The International Monetary Fund on Friday joined the European Union in pledging support for Greece in its struggle to bring its ballooning budget deficit under control and contain its debt crisis.
The IMF's declaration follows an EU summit, which sent Athens a clear message of solidarity, but produced no specific rescue plan, disappointing markets and sending both the euro and Greek government bonds lower.
We stand willing and able to support Greece in ways that the Greek authorities think is appropriate, IMF First Deputy Managing Director John Lipsky told reporters on the sidelines of an international central banking conference.
An EU source told Reuters earlier the bloc looked to draw on IMF expertise on designing financial rescues, but not the Fund's money.
European Central Bank President Jean-Claude Trichet also weighed in, offering help in monitoring Greece's efforts and drawing up necessary additional measures.
I confirm that the ECB will work with the European Commission in monitoring the implementation of the recommendations by Greece, Trichet said in a statement.
Britain's Guardian newspaper laid the blame for limited progress at Thursday's summit on Germany, citing sources as saying that Chancellor Angela Merkel blocked work on a specific financial rescue plan.
GREECE DIDN'T ASK FOR HELP
Germany is stepping totally on the brakes on financial assistance, the newspaper quoted a senior EU official as saying. On legal grounds and on principle.
EU President Herman Van Rompuy and Merkel said it was impossible to offer specifics because Greece, saddled with one of the biggest debt burdens in the bloc and hit by soaring borrowing costs, has not asked for EU help.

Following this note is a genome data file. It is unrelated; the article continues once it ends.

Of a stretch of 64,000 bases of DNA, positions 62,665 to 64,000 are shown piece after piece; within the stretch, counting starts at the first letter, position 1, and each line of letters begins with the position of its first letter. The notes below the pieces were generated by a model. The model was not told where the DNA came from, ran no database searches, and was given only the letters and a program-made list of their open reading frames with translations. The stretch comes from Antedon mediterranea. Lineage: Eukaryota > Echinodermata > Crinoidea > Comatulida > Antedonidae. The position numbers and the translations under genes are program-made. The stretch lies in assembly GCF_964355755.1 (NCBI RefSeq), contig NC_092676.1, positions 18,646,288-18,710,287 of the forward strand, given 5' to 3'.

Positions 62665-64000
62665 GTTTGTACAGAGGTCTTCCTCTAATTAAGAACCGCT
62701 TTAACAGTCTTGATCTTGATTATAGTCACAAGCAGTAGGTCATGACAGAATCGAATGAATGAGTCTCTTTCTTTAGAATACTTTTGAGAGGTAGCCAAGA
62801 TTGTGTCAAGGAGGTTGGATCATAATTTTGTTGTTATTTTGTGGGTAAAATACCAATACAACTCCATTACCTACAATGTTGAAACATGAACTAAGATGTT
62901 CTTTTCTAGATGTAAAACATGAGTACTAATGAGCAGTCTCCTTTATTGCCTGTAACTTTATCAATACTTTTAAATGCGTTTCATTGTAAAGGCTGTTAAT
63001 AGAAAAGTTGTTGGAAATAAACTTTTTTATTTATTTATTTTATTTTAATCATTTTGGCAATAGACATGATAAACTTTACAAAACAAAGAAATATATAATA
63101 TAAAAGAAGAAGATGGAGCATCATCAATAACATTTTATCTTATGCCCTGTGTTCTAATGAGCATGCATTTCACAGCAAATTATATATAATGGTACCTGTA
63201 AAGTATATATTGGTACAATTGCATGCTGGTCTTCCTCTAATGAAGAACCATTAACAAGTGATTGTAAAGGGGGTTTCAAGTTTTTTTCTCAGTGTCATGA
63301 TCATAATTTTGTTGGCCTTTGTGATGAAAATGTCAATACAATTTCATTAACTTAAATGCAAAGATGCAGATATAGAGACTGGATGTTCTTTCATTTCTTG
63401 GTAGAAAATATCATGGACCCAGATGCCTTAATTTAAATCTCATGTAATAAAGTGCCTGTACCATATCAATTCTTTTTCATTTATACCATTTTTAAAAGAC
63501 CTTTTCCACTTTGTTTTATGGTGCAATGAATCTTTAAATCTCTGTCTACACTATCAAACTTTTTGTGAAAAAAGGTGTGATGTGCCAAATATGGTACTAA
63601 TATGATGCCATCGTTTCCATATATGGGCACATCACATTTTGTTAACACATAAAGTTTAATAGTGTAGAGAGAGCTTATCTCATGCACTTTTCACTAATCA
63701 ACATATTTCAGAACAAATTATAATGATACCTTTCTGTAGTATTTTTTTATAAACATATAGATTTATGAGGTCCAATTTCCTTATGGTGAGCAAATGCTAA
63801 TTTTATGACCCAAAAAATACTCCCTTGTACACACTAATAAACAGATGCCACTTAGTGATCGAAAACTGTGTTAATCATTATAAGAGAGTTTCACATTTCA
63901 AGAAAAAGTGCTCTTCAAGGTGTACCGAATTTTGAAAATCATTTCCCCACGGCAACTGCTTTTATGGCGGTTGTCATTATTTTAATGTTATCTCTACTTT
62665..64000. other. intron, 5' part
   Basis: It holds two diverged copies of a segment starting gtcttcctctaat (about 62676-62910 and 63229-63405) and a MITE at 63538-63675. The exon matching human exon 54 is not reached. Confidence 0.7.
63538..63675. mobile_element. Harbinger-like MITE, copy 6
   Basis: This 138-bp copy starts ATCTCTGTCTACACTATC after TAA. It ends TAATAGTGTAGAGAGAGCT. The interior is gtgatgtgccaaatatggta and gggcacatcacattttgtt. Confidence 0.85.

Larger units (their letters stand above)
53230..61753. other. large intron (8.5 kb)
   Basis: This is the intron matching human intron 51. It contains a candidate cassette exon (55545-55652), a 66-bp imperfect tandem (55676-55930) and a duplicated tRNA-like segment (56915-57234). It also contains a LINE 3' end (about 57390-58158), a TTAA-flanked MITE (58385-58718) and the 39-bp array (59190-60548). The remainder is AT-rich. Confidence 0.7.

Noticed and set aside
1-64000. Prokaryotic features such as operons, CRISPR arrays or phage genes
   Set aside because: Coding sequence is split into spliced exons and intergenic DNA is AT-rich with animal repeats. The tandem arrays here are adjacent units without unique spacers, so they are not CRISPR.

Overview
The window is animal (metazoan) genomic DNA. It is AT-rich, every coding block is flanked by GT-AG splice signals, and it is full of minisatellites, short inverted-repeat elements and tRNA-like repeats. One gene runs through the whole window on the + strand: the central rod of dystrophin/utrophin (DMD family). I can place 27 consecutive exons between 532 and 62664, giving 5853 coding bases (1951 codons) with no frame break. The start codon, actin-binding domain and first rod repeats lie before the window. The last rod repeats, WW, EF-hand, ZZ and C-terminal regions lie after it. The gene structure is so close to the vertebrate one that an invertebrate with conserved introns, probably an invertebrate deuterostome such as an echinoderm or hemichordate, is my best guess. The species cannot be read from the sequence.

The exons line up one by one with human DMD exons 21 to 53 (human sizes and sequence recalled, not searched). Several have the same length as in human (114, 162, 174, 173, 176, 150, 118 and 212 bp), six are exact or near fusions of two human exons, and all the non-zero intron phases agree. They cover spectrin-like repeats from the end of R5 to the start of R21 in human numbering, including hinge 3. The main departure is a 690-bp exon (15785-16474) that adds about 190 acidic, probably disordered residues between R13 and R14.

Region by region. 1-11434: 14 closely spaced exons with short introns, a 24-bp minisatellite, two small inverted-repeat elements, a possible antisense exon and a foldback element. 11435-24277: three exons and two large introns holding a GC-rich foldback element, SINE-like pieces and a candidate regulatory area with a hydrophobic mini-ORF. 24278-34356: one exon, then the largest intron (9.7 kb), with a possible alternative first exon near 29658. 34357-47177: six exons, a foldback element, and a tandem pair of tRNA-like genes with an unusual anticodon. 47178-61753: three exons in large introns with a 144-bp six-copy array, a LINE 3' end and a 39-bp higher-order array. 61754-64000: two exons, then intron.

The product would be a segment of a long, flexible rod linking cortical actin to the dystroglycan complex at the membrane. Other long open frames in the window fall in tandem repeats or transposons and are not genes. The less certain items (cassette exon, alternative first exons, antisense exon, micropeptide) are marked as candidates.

Financial markets had hoped EU leaders would lay out specific plans to provide Greece with a credit life-line or a scheme in which state-owned European banks would buy Greek bonds in order to help the government finance its borrowing.
But that optimism gave way to disappointment, with market focus now on next week's meeting of EU finance ministers. Analysts are skeptical it will produce definitive results.
There will still be a lot of questions hanging around, said Gareth Berry, a currency analyst at UBS in Singapore. The EU have no experience of this type of thing. They are not the IMF and they will be very careful not to plunge into this with both feet and not think things through.
European leaders are keen to prevent Greece's problems from spreading to other highly indebted or high-deficit euro zone members -- such as Spain and Portugal -- plunging the currency area into a deeper crisis.
But they also want to keep up the pressure on Athens to implement an austerity plan designed to cut hundreds of billions of euros in debt and a deficit that reached 12.7 percent of gross domestic product last year -- more than four times EU limits.
Greece needs to raise about 53 billion euros ($75 billion) this year to finance its budget and refinance its debts, which are expected to grow to 290 billion euros this year, nearly 120 percent of gross domestic product.
Commentators, however, warn that Greece's debt rout may have put the EU in a lose-lose situation.
Leaving the Greeks alone to deal with the legacy of years of excessive borrowing and lax budget discipline could expose its and its southern peers' debt to a punishing sell-off that could rock the entire 16-nation euro area.
A bailout would expose the area's biggest flaw -- its inability to enforce fiscal discipline among its members -- further denting market confidence in the EU's Stability and Growth Pact that sets limits on public debt and fiscal deficits.
Greek Prime Minister George Papandreou on Thursday again promised deficit cuts, starting with a four percentage point reduction this year, and the EU said it will monitor progress.
Even with EU support Greece faces a daunting challenge to consolidate its budget and restore confidence in an economy whose imbalances were exacerbated by the financial crisis and where social unrest remains a threat.
(Writing by Tomasz Janowski; Editing by Jan Dahinten.)